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Red Flags Hint At Brewing Civil War In Ingushetia

Russian troop at a checkpoint in Nazran
Ingushetia's interior minister narrowly escaped death this week when a suicide car bomber blew himself up just meters from Mussa Medov's motorcade, which was traveling outside the regional capital of Nazran.

The blast, which wounded three bystanders and a motorist, was the latest in a steady string of attacks plaguing this volatile North Caucasus republic.

Moscow has been struggling for years to contain an insurgency by Islamist militants who regularly kill officials in ambushes and bomb attacks.

Recently, Russia's armed conflict over Georgia's breakaway regions has compounded public frustration in Ingushetia and fanned ethnic tensions with its neighboring Russian republic, North Ossetia.

The violence in Ingushetia has reached such a pitch that many observers no longer shy away from describing it as a full-blown civil war.

"The Ingush people are enduring a calamity that perhaps no other people has endured. A real civil war is taking place here," Maksharip Aushev, a prominent opposition figure in Ingushetia, tells RFE/RL's North Caucasus Service. "There are only 350,000 of us. Every day people are killed, every day bombs explode. Doesn't this qualify as a war?"

Bomb attacks, killings, and kidnappings have become part of daily life in this poor, chiefly Muslim republic west of Chechnya.

According to the Russian human rights group Memorial, violence between authorities and rebels in Ingushetia claimed at least 61 lives between January and August.

Causes And Effect

Russian officials pin the blame on armed Islamic groups, which they claim seek to overthrow Moscow's rule with foreign support.

But local residents and rights campaigners say that it's the heavy-handed methods of federal forces, combined with official corruption, ramping poverty, and a 75 percent unemployment rate, that are driving young men to take up arms.

Ingushetia's President Murat Zyazikov
Much of the anger is directed at Ingushetian President Murat Zyazikov, a former KGB general backed by the Kremlin. Last month, the owner of an opposition Internet news site was shot dead while in police custody, sparking street protests against Zyazikov.

Russia's brief war with Tbilisi over the Georgian breakaway regions of South Ossetia and Abkhazia has only poured fuel on the fire.

Moscow's subsequent recognition of those two provinces could embolden rebels in Ingushetia.

In addition, ordinary citizens there and in other violence-plagued North Caucasus republics now blame Moscow for turning a blind eye to their woes while investing massive financial, military, and diplomatic resources to prop up Georgia's two separatist regions.

"Literally one day after the recognition of South Ossetia's independence, people in the Caucasus were already asking why the problems of one people were being solved in a matter of days, when the problems of others have been going on for almost 20 years," says Aleksei Malashenko, a Caucasus expert at the Carnegie Center in Moscow. "Everyone sees this in the Caucasus, and it's upsetting people."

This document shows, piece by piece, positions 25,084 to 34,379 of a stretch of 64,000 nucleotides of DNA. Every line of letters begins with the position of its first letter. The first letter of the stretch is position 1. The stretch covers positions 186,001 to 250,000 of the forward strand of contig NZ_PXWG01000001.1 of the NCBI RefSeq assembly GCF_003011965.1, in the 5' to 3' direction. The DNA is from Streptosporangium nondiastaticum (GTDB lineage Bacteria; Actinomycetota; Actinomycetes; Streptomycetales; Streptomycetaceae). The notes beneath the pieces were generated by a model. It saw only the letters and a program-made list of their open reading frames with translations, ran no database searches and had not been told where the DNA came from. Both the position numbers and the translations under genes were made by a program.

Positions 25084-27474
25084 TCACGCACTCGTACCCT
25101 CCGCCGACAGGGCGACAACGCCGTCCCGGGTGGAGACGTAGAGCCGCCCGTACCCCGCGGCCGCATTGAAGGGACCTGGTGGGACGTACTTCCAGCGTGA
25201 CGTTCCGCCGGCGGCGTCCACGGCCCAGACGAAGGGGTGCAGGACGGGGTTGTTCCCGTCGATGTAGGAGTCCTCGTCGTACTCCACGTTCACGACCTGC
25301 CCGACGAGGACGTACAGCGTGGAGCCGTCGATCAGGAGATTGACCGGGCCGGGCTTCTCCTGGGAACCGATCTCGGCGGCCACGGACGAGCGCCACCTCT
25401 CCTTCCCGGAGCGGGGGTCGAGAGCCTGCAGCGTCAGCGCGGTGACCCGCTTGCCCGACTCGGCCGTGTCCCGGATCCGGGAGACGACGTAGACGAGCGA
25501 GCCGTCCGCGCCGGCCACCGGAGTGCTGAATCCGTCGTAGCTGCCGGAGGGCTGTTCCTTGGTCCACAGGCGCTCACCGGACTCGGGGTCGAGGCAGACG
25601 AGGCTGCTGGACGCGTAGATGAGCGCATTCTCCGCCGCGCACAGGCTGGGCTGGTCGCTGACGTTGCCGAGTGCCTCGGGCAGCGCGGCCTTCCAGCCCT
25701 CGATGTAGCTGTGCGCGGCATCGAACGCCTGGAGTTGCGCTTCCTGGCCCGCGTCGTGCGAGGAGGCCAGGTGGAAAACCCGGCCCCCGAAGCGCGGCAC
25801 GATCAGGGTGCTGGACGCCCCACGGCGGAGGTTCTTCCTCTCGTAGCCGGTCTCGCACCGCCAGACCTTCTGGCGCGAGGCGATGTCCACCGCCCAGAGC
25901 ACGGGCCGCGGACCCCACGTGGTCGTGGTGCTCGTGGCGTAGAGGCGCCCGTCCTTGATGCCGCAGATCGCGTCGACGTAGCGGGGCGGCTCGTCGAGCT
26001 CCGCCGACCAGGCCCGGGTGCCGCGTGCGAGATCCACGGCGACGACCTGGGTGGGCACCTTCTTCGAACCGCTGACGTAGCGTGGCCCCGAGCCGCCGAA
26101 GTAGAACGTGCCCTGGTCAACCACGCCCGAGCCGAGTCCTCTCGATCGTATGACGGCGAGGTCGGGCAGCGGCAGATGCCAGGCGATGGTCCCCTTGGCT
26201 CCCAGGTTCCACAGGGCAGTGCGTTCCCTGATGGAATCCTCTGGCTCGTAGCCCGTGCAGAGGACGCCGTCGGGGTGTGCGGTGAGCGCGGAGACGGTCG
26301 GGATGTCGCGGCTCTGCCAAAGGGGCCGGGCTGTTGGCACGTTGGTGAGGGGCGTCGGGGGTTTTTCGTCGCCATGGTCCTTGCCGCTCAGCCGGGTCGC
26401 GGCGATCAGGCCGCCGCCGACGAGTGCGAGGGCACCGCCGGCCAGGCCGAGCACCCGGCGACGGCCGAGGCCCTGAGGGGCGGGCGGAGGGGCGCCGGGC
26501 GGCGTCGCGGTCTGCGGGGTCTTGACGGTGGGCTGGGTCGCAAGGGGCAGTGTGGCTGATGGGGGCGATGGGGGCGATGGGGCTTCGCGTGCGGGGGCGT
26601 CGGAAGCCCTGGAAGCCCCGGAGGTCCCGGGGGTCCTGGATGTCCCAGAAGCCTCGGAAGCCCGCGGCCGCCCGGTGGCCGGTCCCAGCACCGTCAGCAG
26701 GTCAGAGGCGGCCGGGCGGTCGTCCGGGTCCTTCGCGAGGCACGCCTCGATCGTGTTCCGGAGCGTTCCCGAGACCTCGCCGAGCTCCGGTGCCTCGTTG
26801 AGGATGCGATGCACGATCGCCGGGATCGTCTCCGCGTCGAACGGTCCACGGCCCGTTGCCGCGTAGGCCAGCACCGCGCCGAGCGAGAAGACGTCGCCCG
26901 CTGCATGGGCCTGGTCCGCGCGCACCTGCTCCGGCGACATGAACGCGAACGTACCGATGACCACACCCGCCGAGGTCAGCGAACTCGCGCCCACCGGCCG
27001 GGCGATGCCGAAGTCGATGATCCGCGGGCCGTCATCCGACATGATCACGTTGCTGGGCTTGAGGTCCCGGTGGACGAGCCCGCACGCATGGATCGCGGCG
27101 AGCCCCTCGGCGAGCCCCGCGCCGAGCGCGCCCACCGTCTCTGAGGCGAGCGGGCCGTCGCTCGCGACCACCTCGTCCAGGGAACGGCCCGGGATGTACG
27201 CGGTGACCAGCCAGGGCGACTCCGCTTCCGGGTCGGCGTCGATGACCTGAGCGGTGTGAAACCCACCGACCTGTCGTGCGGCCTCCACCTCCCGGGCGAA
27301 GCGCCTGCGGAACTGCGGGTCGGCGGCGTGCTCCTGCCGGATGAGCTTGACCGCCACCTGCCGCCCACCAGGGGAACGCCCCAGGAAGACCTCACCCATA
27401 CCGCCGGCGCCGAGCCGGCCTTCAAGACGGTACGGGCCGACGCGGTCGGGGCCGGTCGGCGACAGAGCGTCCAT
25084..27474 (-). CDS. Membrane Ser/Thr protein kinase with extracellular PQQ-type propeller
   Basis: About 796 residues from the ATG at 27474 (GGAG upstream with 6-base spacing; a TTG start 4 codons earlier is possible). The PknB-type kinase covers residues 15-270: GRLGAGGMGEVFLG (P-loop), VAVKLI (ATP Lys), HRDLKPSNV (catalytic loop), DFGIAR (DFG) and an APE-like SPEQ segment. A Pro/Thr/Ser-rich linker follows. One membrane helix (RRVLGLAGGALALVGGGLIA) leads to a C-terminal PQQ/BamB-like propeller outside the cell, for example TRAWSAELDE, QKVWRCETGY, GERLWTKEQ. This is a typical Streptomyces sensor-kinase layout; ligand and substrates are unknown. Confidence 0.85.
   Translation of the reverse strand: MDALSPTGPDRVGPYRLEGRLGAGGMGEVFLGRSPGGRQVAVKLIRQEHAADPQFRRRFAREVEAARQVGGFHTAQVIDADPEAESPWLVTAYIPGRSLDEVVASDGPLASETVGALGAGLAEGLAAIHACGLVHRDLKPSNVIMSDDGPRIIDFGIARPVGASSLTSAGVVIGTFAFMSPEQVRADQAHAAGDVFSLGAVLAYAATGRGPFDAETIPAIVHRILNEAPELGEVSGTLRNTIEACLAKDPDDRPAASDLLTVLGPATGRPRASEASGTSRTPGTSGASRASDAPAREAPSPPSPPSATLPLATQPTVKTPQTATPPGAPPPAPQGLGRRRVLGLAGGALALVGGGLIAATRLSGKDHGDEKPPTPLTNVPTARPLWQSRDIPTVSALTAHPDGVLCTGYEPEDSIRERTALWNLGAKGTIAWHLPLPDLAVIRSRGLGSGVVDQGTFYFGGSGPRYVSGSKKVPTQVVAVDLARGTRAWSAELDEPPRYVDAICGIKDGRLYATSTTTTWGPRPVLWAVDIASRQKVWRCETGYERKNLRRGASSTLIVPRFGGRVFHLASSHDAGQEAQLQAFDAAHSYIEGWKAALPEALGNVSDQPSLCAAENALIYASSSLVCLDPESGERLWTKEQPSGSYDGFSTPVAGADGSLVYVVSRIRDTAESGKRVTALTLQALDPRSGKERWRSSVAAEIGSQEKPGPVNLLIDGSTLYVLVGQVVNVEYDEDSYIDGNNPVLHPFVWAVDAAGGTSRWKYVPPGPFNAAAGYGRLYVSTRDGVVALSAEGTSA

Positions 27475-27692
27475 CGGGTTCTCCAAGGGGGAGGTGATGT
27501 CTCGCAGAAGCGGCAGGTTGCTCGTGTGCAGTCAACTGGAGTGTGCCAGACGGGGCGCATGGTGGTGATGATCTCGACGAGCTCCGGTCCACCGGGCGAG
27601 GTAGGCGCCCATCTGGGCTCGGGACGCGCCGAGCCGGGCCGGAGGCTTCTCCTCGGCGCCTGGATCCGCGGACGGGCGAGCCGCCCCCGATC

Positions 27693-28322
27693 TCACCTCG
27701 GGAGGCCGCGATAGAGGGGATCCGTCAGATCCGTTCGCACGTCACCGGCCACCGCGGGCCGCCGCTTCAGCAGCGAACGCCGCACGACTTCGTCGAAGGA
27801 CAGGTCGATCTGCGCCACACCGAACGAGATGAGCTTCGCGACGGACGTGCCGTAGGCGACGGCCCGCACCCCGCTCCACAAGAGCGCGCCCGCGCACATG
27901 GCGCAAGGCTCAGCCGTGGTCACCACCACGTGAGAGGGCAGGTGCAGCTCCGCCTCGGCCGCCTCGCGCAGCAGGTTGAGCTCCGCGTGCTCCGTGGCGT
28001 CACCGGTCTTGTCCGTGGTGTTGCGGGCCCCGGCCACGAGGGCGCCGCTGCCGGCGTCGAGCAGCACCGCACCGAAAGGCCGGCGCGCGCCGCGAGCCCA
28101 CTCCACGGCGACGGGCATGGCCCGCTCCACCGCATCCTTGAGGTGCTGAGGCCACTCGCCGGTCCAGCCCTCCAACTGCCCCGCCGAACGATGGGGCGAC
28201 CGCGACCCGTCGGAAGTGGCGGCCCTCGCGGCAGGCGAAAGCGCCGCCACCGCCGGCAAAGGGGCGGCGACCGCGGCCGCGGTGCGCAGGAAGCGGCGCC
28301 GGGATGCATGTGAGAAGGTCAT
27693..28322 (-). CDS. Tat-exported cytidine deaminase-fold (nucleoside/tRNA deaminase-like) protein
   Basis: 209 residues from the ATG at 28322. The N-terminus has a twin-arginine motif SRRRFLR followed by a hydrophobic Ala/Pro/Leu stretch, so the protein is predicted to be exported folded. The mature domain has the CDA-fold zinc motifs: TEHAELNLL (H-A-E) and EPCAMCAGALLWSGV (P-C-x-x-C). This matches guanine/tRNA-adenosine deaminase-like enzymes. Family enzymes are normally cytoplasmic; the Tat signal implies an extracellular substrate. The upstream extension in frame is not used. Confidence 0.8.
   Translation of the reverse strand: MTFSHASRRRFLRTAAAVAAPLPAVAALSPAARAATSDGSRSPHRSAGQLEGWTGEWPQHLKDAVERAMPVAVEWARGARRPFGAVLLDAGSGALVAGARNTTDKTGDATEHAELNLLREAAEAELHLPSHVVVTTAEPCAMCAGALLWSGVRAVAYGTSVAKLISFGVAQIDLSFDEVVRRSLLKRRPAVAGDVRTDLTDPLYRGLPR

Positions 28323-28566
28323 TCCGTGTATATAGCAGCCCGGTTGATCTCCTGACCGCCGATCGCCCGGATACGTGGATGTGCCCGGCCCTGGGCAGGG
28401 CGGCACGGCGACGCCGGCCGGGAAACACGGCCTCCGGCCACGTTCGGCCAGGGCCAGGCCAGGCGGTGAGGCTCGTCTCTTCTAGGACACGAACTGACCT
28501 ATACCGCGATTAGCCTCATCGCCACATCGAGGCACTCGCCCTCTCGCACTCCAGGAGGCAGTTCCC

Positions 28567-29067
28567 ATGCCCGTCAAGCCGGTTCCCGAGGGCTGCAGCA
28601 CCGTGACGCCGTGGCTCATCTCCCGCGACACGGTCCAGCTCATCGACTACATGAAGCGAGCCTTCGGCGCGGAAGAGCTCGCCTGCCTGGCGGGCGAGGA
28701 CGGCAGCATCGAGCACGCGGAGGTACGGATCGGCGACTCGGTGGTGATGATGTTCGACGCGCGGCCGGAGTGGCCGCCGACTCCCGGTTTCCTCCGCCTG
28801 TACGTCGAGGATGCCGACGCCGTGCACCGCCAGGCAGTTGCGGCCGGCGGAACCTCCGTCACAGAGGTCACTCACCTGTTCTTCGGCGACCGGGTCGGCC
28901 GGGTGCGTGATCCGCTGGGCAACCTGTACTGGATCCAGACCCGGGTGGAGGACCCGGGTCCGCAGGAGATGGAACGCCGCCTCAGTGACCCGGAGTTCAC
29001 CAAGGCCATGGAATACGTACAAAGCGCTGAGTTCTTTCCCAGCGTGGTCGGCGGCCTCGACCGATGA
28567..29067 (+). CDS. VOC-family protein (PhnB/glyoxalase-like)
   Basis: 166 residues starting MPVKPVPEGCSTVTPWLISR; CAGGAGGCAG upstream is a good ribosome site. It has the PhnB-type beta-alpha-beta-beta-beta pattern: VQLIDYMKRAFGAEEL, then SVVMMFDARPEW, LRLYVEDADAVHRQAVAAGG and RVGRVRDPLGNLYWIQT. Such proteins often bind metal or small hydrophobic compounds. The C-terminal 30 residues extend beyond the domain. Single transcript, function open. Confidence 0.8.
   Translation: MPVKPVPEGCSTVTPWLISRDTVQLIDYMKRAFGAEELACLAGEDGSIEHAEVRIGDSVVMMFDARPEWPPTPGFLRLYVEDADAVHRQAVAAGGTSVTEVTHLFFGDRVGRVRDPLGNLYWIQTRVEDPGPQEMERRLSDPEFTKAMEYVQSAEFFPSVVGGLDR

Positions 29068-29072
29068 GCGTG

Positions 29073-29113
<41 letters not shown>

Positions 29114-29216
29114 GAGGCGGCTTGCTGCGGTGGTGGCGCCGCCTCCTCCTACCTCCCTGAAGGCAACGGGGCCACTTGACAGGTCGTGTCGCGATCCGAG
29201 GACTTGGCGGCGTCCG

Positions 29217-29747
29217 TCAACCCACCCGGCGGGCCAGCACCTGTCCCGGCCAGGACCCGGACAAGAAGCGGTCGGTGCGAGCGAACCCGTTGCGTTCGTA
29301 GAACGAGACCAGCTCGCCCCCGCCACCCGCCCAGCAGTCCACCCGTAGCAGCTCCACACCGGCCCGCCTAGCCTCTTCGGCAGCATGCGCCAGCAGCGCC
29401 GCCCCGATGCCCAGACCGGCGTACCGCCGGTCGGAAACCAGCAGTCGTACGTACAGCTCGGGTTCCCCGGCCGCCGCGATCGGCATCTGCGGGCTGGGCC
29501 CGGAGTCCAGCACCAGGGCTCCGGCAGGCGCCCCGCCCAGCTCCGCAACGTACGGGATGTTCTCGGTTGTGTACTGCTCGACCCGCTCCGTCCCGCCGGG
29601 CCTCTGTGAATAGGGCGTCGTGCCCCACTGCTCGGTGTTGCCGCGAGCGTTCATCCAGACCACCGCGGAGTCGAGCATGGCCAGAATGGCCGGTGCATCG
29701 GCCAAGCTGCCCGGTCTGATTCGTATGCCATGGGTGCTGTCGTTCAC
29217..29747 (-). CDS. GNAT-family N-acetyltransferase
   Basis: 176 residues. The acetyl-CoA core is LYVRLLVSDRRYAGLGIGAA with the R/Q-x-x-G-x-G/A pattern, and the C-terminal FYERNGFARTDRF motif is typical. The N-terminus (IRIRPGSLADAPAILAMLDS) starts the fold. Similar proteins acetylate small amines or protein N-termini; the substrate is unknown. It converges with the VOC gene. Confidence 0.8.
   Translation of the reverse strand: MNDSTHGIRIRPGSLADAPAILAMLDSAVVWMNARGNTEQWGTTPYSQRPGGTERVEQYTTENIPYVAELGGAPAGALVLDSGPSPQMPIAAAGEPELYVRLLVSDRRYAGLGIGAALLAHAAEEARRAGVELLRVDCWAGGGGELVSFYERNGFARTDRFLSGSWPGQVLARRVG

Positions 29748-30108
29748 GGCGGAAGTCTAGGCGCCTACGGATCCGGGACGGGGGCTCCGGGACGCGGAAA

Cross-Border Tension

The de facto violation of national borders by Russian forces during their military offensive in Georgia also sets a dangerous precedent in the North Caucasus, where borders between the republics are still bitterly disputed.

The conflict has already stoked deep-running tensions between Ingush and North Ossetians.

North Ossetians share strong ethnic ties with their South Ossetian neighbors -- the vast majority of South Ossetians who fled the hostilities in August took refuge in Russia's North Ossetia.

Several Ingush civil groups, including the republic's association of students, called this week on Russian President Dmitry Medvedev to address the consequences of the 1992 Ingush-North Ossetian conflict.

Paramilitary from both sides had then fought over a disputed district, leaving hundreds of people dead and forcing thousands more from their homes.

Double Standards?

Ingush opposition leader Aushev says the republic's alternative legislature, founded by opposition politicians, is currently drafting a protest letter to the South Ossetian leadership.

"Seventy percent of our territory is occupied by Ossetians. We've been expelled and people from South Ossetia have been lodged in our houses and on our territory, although we, too, are Russian citizens," Aushev says.

The letter to South Ossetian President Eduard Kokoity states that "the Ingush want their land back, just like South Ossetians wanted the land they took from others." The letter, Aushev says, will "demand that Ingush territory be vacated."

Analysts agree that Moscow must now quickly come up with a clear strategy to prevent Ingushetia from spinning further out of control.

"The military didn't go to South Ossetia at its own will -- it was a political decision, it was the political will of the Russian government," says Ruslan Kutayev, who heads the International Committee on Problems in North Caucasus. "I think the Russian government must show its political will in Ingushetia, too. If it doesn't, this conflict could end up creating a serious situation that could spread to neighboring regions."

RFE/RL's North Caucasus and Russian services contributed to this report